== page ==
How to Build a Better Business Card

Your life isn’t going to be online someday. It’s already there. Our clouds, iPhones and tablets track our professional and personal lives. With our virtual lifestyles, then, you may find yourself asking, “Do I really need a business card?”

Yes, You Need a Business Card

Despite our tendency to focus on technology, the noble business card is still a core aspect of our professional existences. Even the folks at Oracle and Google, bastions of technology and commerce, hand out business cards. Despite our high-tech world, the highly tactile element of a card remains an important factor in networking and building professional connections. The better question, therefore, is “how can I make certain my card stands out?”

Develop the Content

Now that we’ve established that you need an engaging business card, avoid the urge to dig through your files to reprint your layout from 10 years ago. Business cards have evolved to fit their environments. With all the essential information available online, more and more people are including less and less content. All you really need is your name, company, email, phone and URL. The rest can be found with a quick visit to the company website on a smartphone.

Depending on your business development strategies, it might also make sense to print social links such as your Twitter handle or LinkedIn profile URL. For example, if much of your client development involves giving speeches, consider adding your YouTube channel on your card to emphasize your public speaking. Just remember not to make the card too busy; white space isn’t necessarily a bad thing.

Create a Memorable Design

Once the content is selected, it’s time to focus on the design. Remember to keep the overall look and feel of your firm in mind when selecting the layout. For example, the business cards for a venerable century-old East Coast law firm should not look like those of an up-and-coming IP boutique from the Silicone Valley. Also, consider the virtues of double-sided printing: including the firm logo or representative firm image (are you in an iconic building, or is your dog the mascot?) on the back of your card can convey the firm’s personality while leaving enough space for contact information. This technique is a great way to avoid clutter.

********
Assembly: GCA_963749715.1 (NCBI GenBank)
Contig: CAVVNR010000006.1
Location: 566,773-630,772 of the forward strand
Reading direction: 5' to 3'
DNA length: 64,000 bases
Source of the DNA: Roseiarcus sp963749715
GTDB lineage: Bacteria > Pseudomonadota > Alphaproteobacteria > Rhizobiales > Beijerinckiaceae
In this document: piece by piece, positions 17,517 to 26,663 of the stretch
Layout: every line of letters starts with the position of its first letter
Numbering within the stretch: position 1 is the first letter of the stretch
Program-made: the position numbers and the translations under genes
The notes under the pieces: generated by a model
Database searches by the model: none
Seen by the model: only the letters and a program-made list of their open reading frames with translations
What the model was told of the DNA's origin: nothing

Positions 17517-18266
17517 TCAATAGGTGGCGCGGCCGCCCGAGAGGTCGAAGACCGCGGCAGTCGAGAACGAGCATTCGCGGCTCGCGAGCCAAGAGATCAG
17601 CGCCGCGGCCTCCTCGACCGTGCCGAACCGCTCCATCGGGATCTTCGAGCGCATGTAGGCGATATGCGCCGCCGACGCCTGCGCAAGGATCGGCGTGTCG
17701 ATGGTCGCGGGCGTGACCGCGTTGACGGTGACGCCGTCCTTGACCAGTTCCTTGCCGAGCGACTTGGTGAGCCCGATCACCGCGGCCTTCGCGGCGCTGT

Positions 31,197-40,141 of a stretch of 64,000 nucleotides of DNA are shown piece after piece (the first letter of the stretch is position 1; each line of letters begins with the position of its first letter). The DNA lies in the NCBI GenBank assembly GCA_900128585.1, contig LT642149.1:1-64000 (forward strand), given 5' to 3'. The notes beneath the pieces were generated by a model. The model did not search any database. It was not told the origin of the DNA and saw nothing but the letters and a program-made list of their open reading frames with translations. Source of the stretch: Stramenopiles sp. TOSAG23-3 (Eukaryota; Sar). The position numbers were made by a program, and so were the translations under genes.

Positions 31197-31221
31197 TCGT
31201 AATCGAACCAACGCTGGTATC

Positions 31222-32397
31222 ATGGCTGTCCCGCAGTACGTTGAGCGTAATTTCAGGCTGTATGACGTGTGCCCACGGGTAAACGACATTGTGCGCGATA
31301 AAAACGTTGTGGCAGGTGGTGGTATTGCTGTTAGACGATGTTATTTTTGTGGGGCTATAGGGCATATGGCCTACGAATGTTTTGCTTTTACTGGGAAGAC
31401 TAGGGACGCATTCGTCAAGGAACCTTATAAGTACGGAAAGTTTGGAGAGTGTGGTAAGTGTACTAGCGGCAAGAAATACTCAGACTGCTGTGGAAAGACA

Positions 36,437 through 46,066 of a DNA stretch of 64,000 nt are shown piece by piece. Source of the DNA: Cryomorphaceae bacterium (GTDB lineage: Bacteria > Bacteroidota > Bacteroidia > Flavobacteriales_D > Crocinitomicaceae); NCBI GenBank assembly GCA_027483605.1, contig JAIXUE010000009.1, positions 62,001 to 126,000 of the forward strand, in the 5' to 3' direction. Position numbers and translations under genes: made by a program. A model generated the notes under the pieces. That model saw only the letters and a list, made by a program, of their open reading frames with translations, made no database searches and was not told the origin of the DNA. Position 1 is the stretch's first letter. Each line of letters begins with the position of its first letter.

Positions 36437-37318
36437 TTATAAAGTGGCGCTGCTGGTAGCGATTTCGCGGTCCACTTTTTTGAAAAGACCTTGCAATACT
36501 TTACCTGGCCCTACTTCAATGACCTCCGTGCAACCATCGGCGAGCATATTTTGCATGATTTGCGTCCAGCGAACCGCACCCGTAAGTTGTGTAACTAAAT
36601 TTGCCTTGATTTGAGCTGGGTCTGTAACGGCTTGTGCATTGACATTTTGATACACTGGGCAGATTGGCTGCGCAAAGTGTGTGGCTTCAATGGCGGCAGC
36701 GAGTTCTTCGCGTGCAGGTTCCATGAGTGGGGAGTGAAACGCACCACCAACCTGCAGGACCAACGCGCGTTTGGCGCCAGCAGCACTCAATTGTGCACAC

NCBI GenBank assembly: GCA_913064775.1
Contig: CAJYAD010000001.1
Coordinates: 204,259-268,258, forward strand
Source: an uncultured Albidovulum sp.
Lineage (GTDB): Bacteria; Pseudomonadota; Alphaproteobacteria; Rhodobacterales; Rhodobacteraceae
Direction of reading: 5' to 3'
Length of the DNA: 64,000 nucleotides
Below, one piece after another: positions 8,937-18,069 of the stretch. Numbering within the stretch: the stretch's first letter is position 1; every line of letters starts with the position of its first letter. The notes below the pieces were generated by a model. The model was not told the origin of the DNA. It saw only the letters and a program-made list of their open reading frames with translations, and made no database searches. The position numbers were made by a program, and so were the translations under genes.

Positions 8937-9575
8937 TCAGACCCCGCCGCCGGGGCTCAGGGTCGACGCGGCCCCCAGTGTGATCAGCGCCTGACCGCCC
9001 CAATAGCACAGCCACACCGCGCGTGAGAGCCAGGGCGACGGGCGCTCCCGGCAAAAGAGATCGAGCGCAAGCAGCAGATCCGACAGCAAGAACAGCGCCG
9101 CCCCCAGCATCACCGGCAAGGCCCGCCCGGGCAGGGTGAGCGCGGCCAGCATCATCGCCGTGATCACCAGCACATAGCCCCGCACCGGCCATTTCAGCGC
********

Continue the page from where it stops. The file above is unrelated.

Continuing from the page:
Pick the Paper

Make sure you stick with the classics when it comes to selecting paper. While lamination or coating might seem tempting, and would indeed stand out, it’s important to stick with a cardstock that provides a good writing surface so people can take notes. The same idea goes for color or images; for example, reverse type (black background with white text) might seem appealing, but it is impossible for recipients to read their notes. Also, investing in a heavier or thicker cardstock can make a huge difference; it’s not only practical because it will withstand normal wear and tear, but it also connotes reliability and stability – essential qualities in a law firm.

Be Distinct, Not Gimmicky

A memorable card can be great for business, but it should be memorable for the right reasons. Even though a card shaped like a gavel may be thematically appropriate, all it tells clients and potential clients is “I was going for the gimmick.” Instead, try to stand out with subtle details: engraving, double sided printing or a vertical card can make as much of an impact as gold leaf on parchment.

Your business card should be a reflection of you and your company. Include the necessary information, select a clean and consistent design, and make it memorable. Finally, if you’re feeling adrift in a vast ocean of typefaces and printing techniques, contact the experts; the advertising and marketing team at Androvett can help you create a solution that fits nicely on a 3.5″ x 2″ piece of paper.


Verdell Christophersen

Creative DirectorView Bio

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